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DESCRIPTIONLecture by Feynman
Richard Feynman, Prelude in Eb minorand Meaning of It All
Public Lecture by Vladimir ChaloupkaMay 10, 2012 6:30 – 8:00 PM
Geballe Auditorium PAA 102, Physics/Astronomy building
On the eve of what would have been Richard Feynman’s 94th birthday, and at the conclusion of the “Feynman year” at the UW, the lecture will celebrate his wisdom, love of life, love of science and love of doubt. We will recall Feynman’s distaste for formal pomp and circumstance, Physics Nobel Prize and all, and we shall acknowledge his passion for drumming as well as his regrettable attitude towards classical music. Some rare as well as not-so–rare clips and still images will be shown and discussed. Feynman’s “Central Mystery of Quantum Mechanics” will be formulated for poets and musicians, and – maybe - physicists will appreciate it from a new point of view. A suitable choice for an advance reading might be the Study Guide for Feynman’s “Meaning of It All” that was chosen as the UW Common Book for 2011/2012. For the most part, the lecture will be lighthearted, but when we do get serious, we will illustrate what is perhaps the single most important sentence from that Guide: Richard Feynman “was an extraordinary human being, and to study the complexities of his life will help you to deal with the complexities of your own.”
 Please see www.phys.washington.edu/users/vladi/CommonBook
CV of VC:
Vladi Chaloupka was born in what is now the Czech Republic, when it was under Nazi occupation. He grew up in the country subsequently dominated by the Soviet Union. In 1968 he experienced a “shock and awe” invasion, and escaped to Switzerland. There he obtained his PhD in Physics from the University of Geneva, and worked as a particle physicist at CERN. In 1975 he moved to the Stanford Linear Accelerator Center in California, and in 1981 he came to the University of Washington. After a career in experimental elementary particle physics, he is now working on merging his life experience with his three passions: science, music and human affairs, into one coherent whole. At the University of Washington, Dr. Chaloupka is Professor of Physics, Adjunct Professor at the School of Music, and Adjunct Professor at the Henry M. Jackson School of International Studies.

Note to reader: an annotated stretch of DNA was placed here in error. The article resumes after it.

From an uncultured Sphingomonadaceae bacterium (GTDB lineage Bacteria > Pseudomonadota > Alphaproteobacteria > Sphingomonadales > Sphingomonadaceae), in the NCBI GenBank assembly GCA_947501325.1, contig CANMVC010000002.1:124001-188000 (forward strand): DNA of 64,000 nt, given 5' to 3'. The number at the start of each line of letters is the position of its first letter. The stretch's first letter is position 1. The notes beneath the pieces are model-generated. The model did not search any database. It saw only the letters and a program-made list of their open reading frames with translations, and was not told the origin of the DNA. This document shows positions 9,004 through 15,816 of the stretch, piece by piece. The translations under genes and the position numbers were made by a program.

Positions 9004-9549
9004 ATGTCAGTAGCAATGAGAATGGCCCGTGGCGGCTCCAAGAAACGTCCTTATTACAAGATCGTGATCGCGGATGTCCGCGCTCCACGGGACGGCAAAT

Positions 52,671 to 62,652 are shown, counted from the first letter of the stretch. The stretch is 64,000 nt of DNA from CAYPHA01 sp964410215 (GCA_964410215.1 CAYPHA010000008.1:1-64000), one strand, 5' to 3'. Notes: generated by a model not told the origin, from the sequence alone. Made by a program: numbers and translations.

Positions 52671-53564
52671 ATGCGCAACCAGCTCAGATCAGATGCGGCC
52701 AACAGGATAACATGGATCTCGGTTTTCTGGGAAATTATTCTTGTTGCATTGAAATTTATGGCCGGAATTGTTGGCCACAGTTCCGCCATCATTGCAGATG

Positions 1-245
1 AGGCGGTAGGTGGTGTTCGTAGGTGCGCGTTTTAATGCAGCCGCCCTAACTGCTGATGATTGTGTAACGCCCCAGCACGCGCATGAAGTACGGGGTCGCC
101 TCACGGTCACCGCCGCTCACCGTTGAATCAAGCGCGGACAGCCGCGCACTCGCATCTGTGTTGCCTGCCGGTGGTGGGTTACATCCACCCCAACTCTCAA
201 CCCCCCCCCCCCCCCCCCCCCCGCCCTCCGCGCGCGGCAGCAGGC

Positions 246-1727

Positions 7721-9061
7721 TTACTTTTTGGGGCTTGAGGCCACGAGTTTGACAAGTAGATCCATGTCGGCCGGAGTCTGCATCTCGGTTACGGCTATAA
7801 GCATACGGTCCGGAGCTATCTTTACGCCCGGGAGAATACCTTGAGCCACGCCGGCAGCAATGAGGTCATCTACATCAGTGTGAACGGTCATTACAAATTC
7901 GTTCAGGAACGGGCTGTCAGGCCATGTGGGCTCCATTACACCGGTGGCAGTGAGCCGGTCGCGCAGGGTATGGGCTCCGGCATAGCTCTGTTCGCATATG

Richard Feynman, Prelude in Eb minor and Meaning of It All
Richard Feynman would have hated this lecturePrelude in Eb minor ???
“Classical music – music in the European tradition – he found not just dull but positively unpleasant. Above all it was the experience of listening that he could not stand.”
But maybe not.
What he hated was the pomp and snobism, but he was keenly interested in learning new things, and maybe he would have appreciated the complex issues of music notation we will briefly discuss, as well as the use of music for very complex purposes.